Circulating levels of prolactin are subject to acute and long-term regulation by many factors including oestrogen and dopamine. We have studied the regulation of prolactin promoter activity in living pituitary cells using transgenic Fischer rats in which reporter gene expression is regulated by the human prolactin gene locus (hPRL-d2EGFP). We have previously identified pulsatile prolactin transcription patterns in living lactotroph cells in fetal tissue, that became stabilised during neonatal development. In order to assess how transcription patterns are affected during physiological prolactin upregulation in the adult, we have evaluated the expression of the hPRL-d2eGFP transgene during the oestrous cycle. Transgenic Fischer rats were injected with LHRH in order to synchronise oestrous cycles. Animals were culled and pituitary glands harvested at proestrus, oestrus and diestrus for analysis. Flow cytometry showed a 1.8-fold increase in the number of cells expressing detectable levels of the d2EGFP reporter in rats in oestrus (n=7) as opposed to diestrus (n=5). There was a mean 10.6-fold increase in fluorescence signal per cell. Validation by qPCR, confirmed a 4.1-fold increase in the expression of d2EGFP mRNA and a similar 3.7-fold increase in the endogenous rat PRL mRNA. Immunofluorescence confirmed induction of EGFP and prolactin protein expression in tissue sections. These data indicate a major increase in transcription rate in individual cells, which is likely to be necessary to sustain high level secretory output during proestrus and oestrus. The apparent recruitment of transcriptionally active cells probably represents activation of quiescent low-expressing lactotroph cells. Using live cell imaging of tissue slice preparations from oestrous animals, fluctuating gene expression was detectable in a proportion of cells. The spatio-temporal nature of these transcription patterns is currently being subjected to mathematical analysis to determine if they are modified by the relative cell position in the tissue.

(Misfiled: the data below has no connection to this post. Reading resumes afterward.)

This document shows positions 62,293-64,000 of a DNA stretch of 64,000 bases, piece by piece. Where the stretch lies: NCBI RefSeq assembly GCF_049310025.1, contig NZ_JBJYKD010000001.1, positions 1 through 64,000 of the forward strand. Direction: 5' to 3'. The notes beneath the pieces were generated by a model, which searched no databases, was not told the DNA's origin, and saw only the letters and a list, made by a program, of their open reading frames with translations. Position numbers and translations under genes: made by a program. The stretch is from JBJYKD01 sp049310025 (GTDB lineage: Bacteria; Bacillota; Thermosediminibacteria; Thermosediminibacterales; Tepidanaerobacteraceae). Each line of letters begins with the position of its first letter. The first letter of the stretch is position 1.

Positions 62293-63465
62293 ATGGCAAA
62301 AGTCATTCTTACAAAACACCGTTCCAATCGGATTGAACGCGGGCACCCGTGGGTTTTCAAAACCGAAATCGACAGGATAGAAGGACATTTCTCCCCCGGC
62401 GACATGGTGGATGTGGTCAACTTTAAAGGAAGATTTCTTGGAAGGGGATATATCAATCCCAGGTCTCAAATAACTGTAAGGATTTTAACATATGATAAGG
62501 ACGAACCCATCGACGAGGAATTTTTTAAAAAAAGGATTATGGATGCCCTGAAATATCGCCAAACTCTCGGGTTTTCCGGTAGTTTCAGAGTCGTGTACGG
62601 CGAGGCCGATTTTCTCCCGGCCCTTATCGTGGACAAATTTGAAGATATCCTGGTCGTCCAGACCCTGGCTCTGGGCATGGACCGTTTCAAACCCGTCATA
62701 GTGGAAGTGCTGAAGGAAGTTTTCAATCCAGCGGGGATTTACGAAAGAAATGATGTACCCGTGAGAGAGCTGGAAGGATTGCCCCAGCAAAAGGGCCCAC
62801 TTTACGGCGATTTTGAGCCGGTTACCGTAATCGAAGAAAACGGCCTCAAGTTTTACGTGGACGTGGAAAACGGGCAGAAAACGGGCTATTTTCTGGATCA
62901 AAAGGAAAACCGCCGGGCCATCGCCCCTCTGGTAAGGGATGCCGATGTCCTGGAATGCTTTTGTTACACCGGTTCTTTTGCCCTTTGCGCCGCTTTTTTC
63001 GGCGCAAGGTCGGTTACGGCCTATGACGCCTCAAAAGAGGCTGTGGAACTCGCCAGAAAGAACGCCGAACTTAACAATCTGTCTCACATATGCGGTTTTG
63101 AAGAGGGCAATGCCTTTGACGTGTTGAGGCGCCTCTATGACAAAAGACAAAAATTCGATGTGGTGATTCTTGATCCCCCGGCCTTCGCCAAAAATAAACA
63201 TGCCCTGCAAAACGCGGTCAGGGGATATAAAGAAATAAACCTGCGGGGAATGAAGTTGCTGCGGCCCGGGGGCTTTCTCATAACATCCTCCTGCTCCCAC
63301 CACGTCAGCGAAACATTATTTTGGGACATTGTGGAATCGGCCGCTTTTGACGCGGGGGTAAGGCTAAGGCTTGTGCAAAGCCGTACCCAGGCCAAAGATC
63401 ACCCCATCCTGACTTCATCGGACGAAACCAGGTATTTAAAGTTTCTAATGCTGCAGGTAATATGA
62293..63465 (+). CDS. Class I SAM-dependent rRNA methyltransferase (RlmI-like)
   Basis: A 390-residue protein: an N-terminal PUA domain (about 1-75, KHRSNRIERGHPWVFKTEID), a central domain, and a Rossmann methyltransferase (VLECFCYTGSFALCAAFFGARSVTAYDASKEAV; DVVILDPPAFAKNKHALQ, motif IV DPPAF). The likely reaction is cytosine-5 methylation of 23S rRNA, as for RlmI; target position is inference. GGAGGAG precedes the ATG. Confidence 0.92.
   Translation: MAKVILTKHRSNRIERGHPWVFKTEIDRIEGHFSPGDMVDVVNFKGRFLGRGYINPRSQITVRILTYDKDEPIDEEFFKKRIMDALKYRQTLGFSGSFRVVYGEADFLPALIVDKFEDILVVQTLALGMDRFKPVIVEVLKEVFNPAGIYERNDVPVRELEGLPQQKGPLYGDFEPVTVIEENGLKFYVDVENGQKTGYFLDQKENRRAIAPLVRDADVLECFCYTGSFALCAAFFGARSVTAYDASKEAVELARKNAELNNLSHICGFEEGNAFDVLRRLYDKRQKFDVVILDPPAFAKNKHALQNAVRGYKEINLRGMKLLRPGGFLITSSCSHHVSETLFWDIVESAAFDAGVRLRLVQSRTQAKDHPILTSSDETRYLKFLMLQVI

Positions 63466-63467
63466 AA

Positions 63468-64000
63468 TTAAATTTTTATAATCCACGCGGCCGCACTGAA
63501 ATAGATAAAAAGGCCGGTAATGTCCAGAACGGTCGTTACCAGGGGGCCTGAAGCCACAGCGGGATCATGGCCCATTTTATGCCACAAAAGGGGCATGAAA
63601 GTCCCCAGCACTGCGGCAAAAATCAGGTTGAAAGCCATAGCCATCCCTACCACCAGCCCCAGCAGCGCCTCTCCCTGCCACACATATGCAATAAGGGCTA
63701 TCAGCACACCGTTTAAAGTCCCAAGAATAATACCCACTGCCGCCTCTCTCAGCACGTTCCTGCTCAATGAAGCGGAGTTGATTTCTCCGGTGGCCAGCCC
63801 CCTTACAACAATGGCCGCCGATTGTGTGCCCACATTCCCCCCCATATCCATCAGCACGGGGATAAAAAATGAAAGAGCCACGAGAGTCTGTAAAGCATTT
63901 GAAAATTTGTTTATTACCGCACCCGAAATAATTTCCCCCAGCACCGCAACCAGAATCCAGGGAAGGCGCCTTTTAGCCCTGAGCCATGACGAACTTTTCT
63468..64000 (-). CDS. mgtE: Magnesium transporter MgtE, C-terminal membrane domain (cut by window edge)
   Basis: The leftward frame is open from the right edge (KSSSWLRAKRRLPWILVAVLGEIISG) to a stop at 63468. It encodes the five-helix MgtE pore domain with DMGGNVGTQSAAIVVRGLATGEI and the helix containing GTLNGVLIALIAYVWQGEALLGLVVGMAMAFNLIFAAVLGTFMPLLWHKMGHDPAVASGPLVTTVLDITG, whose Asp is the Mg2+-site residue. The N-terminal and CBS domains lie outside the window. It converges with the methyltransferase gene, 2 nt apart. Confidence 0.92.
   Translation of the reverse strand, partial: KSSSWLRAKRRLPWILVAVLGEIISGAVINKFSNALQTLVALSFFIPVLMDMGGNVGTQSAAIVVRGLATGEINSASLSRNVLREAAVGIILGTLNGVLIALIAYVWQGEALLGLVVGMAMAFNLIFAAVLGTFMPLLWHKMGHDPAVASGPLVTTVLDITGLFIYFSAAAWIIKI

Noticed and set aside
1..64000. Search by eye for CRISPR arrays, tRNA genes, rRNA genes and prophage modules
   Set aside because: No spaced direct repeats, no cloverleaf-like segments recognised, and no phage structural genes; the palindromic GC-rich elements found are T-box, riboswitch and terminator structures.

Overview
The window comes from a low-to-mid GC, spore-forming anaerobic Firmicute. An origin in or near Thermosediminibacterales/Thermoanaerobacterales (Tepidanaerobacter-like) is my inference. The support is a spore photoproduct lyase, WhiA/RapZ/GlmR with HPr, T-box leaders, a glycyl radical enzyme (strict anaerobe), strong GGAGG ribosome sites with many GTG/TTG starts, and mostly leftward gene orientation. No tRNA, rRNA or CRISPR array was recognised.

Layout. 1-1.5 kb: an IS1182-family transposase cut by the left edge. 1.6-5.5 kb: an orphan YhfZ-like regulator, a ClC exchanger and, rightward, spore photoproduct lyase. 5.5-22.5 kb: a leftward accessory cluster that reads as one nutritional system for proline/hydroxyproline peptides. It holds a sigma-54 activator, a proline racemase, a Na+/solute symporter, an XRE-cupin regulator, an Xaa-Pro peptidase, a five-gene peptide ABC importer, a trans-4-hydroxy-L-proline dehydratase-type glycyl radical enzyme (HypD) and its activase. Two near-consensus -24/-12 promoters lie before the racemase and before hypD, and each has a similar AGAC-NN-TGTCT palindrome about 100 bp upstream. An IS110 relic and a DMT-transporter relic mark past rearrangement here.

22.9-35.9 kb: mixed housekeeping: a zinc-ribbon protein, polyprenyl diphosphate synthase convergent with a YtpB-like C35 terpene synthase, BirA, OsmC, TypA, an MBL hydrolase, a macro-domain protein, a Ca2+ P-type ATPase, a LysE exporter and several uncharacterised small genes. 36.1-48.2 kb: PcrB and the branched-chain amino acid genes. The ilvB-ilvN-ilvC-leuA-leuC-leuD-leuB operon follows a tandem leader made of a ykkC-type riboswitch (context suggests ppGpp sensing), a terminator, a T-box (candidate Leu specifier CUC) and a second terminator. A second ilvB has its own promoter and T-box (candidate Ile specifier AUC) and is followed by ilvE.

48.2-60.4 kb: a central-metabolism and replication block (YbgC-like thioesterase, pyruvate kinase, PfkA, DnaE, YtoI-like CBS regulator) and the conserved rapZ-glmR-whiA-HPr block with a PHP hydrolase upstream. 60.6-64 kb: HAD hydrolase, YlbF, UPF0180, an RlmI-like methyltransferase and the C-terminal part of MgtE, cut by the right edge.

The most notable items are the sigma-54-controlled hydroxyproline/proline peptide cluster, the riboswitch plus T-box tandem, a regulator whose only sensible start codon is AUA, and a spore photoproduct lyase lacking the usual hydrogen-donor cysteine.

Declaration of interest: There is no conflict of interest that could be perceived as prejudicing the impartiality of the research reported.
Funding: No specific grant from any funding agency in the public, commercial or not-for-profit sector.